The Vacchetta Deck, Part II

As I said in Part I, the details on the Denari cards are based on authentic Roman coins and generally reproduced with fidelity–except for one thing. The profiles on some of the coins have reversed so that the faces are looking at each other. Also, the first five coin cards present the Roman Emperors in order, starting with Augustus (but skipping over Caligula and Trajan).

The Ace is exceptional in that it seems to show not one, but three coins, and it contains two images which Vacchetta drew from contemporary Italy instead of Ancient Rome. Beneath the central coin depicting Augustus, Vacchetta has depicted, very accurately, the 50-centisimi tax stamp required for every deck of playing cards: “Ufficio Del Bollo Stra[ordinario].  Torino.” Department of Special Stamps, Turin. The figure depicted in the stamp is hard to make out in Vacchetta’s deck, but it is Mercury. Is Vacchetta making a sly joke here about not needing to purchase the tax stamp for the deck, since he’s simply painted one on it?

An actual playing card tax stamp of Vacchetta’s time

Vacchetta’s Coin, or Denari cards display particularly unusual details. For example, the Three of Denari shows, in addition to coins depicting the Emperors Otho, Nero, and Galba, what looks like a blank metal placard of some sort leaning against a tree. What could the point of that be?

Is it the same placard that reappears in the Four of Denari, now in the arms of a putto and bearing the image of two coins on it?

(Note, by the way, the bull’s skull, yet another reference to Vachetta’s name and his home town of Turin.)

Similarly, that strange badge resting against the Three of Denari–was it, like the placard, just resting there until Vacchetta got around to installing it on a subsequent card, in this case the Ten of Denari? [Update: there may be reason to think that it is just that, a blank shield waiting to be inscribed with a coat of arms. The joke may be that Vacchetta is depicting a deck in the process of being created. More on this later.)

What is that object in the middle of the card? Is it something from Heraldry?

Furthermore, the badge/shield is just about the same shape as the negative space created by the looping rope in the middle of the Eight of Denari…

…it crops up on the Six and Ten of Denari cards as well. It is indeed in the shape of a shield and is no doubt meant to suggest a shield, but, unlike most of the “real” shields that Vacchetta depicts, this particular shape is usually void of any kind of textures or markings that would make it concrete. Someone pointed out to me that this shape closely resembles some of the shields seen on the Sola Busca deck. But there, at least, they are depicted as actual, physical shields, whereas Vacchetta usually just abstracts the shape. The shape–and its blankness–must, therefore, have had some significance.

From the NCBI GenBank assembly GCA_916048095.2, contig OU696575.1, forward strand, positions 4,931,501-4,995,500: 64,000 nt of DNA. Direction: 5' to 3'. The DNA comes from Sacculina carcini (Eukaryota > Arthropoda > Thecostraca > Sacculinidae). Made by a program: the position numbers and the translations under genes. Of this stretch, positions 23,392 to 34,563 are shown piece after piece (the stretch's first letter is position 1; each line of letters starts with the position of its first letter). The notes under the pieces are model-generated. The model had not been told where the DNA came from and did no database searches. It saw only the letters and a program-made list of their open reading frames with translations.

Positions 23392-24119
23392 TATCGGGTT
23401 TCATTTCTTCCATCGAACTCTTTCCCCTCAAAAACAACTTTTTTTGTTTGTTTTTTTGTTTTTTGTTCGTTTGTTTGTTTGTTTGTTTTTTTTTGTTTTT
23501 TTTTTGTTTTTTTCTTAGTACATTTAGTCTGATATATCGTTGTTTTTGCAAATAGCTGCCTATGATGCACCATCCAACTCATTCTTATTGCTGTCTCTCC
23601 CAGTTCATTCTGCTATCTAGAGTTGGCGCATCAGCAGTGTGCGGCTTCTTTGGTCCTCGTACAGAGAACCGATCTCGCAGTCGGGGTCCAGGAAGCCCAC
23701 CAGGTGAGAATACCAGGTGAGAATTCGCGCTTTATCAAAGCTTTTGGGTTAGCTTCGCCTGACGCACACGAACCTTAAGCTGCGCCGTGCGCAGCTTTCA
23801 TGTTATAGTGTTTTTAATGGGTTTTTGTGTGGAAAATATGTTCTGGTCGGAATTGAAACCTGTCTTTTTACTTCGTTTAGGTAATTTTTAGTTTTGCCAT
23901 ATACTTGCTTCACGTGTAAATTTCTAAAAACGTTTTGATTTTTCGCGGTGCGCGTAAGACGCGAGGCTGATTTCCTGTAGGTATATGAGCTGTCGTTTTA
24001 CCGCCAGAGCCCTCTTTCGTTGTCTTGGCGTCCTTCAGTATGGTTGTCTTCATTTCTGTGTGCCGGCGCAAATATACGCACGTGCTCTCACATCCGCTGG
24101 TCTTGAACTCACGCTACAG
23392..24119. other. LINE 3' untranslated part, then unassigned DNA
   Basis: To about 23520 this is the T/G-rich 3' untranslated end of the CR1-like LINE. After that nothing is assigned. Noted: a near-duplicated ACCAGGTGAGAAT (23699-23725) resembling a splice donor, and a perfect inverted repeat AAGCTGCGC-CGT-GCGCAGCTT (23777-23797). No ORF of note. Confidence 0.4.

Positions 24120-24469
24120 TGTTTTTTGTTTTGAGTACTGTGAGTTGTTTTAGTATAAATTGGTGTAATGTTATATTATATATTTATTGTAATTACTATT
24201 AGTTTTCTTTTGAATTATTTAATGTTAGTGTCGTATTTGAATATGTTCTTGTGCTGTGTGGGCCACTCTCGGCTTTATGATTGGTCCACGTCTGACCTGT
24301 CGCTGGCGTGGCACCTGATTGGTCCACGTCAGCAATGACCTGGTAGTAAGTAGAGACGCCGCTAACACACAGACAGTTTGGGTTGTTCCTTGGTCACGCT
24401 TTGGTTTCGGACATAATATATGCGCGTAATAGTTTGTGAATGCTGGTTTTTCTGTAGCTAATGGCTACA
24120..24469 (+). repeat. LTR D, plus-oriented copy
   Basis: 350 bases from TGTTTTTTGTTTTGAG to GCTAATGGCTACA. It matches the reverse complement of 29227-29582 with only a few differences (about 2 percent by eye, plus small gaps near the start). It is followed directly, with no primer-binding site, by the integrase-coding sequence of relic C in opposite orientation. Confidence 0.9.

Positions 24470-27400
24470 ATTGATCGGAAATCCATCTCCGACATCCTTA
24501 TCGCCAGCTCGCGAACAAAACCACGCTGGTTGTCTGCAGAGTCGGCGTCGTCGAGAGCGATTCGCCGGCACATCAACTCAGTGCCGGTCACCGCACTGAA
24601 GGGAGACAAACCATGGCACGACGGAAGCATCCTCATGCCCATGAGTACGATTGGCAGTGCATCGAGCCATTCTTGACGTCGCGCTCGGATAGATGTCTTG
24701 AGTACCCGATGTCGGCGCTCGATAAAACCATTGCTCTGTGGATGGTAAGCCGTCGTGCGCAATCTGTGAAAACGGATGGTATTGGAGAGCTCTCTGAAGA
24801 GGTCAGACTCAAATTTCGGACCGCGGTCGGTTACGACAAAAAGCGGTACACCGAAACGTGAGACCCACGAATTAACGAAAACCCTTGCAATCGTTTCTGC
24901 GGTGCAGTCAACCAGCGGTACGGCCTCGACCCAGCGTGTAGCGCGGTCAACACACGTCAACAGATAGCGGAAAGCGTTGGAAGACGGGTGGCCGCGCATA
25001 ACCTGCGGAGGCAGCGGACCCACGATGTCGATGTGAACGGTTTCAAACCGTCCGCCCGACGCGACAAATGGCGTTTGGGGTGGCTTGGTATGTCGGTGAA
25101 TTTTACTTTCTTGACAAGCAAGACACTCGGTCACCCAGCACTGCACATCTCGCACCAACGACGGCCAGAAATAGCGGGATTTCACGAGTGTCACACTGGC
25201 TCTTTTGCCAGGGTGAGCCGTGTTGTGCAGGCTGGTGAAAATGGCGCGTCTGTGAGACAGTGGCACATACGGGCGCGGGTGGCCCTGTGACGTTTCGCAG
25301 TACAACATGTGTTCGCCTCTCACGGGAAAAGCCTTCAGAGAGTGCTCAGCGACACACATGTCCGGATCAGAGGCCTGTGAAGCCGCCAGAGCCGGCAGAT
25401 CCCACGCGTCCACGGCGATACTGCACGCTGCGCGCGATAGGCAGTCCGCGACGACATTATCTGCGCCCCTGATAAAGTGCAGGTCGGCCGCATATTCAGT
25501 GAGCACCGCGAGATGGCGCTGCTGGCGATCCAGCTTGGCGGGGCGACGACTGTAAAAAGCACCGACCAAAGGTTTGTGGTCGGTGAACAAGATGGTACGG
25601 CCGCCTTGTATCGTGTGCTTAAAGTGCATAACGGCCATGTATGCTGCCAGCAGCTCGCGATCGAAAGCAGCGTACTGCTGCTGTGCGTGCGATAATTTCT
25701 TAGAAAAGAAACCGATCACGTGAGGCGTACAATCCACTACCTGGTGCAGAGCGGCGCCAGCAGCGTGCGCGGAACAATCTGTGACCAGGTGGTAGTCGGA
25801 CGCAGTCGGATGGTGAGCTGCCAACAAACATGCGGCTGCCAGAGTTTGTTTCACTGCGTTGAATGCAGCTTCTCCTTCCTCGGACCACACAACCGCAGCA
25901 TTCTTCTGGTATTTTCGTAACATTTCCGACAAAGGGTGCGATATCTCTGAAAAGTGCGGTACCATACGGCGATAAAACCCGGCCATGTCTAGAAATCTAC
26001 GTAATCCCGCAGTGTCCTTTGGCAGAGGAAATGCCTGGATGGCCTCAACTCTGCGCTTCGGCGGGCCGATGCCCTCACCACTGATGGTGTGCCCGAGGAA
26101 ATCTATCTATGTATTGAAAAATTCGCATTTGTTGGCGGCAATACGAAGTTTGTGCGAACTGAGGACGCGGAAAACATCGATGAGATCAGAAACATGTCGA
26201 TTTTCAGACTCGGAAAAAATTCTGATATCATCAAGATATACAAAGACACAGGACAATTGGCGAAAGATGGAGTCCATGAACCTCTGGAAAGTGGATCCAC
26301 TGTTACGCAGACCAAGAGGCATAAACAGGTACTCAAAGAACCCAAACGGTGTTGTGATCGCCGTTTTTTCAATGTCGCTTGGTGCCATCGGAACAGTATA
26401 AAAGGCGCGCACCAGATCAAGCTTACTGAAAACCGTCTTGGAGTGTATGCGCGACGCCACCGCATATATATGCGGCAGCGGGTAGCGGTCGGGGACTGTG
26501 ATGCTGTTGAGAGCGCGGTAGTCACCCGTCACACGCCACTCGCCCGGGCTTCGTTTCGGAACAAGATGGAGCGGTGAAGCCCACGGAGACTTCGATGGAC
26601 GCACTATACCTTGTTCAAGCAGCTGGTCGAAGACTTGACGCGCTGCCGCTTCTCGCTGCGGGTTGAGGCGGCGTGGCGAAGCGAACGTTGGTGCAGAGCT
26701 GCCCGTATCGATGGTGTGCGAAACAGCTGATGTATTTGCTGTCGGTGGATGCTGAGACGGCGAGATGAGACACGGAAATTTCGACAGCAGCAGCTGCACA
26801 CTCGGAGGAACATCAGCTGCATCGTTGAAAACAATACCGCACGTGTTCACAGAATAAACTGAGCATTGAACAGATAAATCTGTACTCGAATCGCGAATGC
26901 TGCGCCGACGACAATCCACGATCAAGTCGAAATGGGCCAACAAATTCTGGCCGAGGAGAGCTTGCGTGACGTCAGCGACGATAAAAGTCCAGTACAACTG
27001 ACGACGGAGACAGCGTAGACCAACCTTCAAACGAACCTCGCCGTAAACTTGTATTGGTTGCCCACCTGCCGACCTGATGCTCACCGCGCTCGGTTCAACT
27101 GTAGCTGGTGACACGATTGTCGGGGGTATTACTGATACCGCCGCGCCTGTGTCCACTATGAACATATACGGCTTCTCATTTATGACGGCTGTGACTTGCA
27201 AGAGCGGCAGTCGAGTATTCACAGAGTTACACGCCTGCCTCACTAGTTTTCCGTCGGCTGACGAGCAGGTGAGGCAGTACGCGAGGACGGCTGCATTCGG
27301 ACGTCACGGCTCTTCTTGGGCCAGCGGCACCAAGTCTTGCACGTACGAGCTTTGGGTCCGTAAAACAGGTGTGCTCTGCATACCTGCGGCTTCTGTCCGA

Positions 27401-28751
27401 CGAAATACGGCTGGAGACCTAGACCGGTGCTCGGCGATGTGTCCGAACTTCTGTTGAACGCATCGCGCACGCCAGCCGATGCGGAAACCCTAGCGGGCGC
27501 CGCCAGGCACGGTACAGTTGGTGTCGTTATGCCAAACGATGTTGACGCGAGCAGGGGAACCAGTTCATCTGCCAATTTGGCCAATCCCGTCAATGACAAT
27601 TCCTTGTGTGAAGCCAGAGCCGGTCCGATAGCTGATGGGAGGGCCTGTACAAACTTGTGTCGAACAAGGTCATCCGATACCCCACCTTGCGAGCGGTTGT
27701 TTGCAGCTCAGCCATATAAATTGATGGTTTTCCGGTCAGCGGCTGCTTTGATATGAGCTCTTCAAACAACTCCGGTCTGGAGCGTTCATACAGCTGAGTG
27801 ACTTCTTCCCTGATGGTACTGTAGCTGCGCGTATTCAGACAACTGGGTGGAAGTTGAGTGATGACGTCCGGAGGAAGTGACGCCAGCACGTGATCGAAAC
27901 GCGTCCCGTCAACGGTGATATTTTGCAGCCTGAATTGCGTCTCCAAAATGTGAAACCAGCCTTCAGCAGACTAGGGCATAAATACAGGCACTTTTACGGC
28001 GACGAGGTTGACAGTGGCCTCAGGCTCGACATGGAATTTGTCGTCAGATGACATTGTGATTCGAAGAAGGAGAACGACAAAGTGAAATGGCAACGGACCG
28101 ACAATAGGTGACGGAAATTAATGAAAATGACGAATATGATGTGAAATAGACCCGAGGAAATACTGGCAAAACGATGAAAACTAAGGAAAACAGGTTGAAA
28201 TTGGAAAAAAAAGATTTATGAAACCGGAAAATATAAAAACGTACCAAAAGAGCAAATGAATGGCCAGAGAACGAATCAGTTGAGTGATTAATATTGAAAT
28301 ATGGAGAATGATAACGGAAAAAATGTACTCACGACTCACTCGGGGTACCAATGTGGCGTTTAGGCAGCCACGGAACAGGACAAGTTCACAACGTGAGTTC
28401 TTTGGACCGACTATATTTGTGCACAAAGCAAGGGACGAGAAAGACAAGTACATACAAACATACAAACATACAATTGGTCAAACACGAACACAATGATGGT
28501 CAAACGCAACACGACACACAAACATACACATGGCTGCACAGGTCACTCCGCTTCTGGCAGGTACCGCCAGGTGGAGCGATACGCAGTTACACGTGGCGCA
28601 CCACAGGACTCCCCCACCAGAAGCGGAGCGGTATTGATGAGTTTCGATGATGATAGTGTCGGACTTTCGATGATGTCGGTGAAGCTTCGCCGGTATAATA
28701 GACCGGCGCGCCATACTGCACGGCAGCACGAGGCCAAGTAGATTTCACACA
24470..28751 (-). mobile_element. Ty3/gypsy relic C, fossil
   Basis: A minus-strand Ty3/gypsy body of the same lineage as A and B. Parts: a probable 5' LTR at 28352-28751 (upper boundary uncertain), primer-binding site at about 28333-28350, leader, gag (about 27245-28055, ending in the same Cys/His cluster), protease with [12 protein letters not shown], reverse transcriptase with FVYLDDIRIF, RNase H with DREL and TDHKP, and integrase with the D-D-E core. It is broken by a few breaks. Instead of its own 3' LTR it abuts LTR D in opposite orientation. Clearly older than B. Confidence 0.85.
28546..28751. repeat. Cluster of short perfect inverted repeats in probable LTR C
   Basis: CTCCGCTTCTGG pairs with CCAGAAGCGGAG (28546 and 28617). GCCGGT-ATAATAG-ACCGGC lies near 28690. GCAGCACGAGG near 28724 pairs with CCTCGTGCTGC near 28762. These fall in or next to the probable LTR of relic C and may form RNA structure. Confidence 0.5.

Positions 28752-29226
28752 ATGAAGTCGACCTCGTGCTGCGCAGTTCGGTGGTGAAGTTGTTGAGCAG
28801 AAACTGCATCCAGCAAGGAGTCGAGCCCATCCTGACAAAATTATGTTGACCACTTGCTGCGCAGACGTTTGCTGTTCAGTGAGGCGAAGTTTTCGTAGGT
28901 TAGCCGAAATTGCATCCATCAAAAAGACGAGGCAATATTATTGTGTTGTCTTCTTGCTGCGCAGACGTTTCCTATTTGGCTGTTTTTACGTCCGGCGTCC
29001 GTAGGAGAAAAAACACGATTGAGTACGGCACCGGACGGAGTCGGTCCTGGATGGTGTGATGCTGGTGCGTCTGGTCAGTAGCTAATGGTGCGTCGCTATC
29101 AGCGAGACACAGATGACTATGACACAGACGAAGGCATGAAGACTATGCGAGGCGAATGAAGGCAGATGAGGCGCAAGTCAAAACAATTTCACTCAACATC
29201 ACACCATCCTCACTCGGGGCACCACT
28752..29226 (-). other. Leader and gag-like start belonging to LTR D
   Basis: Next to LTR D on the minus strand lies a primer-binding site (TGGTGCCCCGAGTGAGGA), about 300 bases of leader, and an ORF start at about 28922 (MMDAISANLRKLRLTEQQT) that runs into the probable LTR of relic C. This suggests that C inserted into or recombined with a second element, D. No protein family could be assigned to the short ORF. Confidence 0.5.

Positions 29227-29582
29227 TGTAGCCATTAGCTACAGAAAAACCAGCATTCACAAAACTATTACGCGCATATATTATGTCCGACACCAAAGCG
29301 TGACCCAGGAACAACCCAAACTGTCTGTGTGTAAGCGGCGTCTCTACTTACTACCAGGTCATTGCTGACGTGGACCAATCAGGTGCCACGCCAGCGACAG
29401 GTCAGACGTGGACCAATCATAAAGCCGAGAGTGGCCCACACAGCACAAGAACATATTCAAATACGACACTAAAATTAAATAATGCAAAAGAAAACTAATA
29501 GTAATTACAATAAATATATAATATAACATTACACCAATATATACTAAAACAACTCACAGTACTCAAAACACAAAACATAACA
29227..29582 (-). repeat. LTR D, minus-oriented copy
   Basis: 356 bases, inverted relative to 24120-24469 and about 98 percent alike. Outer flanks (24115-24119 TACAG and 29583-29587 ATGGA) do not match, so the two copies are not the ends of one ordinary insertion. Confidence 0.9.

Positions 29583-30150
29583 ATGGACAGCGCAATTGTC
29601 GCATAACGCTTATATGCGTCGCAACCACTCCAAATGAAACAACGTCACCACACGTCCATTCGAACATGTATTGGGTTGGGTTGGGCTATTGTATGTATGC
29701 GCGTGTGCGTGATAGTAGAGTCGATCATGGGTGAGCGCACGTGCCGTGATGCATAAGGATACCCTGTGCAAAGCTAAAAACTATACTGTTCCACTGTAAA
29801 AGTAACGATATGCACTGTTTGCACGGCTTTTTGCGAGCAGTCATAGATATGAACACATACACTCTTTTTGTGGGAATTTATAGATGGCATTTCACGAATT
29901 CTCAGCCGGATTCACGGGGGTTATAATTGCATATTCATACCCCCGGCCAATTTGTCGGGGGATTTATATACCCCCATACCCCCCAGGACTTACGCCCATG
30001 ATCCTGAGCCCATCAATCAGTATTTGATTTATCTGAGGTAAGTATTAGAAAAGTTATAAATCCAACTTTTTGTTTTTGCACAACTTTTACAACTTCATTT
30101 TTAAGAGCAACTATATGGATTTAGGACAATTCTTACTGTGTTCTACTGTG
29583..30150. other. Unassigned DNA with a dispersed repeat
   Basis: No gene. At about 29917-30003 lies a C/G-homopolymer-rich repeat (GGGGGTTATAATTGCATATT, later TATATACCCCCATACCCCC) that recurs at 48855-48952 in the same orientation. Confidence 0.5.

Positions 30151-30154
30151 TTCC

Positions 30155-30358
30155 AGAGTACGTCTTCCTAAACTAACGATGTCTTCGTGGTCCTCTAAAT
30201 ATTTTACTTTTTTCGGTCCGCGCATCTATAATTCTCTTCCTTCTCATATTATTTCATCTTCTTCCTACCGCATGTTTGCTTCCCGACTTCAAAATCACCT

The Queen of Denari is unique in that hers is the only the coin that has an abstract image on it. She’s holding it up as if she were looking at it, as Queens of Coins do, except that if you look closely, you can see that she’s not in fact looking at it.

It’s more as if she were holding it up for someone else to see.

The King of Denari: A Jewish Leatherworker?

By contrast, the coin in this card is just floating in the air, like a thought balloon, and perhaps that’s what it is. The figure’s facial features and turban are stereotypically Semitic, and he is preoccupied with scratching coins with his awl, apparently ascertaining their metal content. I presume we are meant to regard him as Jewish.

His tools–an awl, a knife, a pair of scissors, and the horn–are all the tools of leather workers, touching once again on our bovine motif. Recall that Vacchetta means “leather worker.” However, I am not entirely convinced that’s what he is. In any event, that black object looks to me like a touchstone, a rectangular surface people run objects on to test for gold content.

Also, the circle displayed very prominently on his left arm looks like it could represent the badge that Jews in many parts of medieval Europe (including Turin) were obliged to wear. It’s usually referred to in Latin as the rota, or wheel.

Oddly, the coin on this card bears the image of a winged hour glass, a tempus fugit icon. What could this mean? That he has given up all his time to making money?


If you have any notions about the significance of any of the images in this deck, please, by all means, let me know your thoughts.

[Go back to PART I]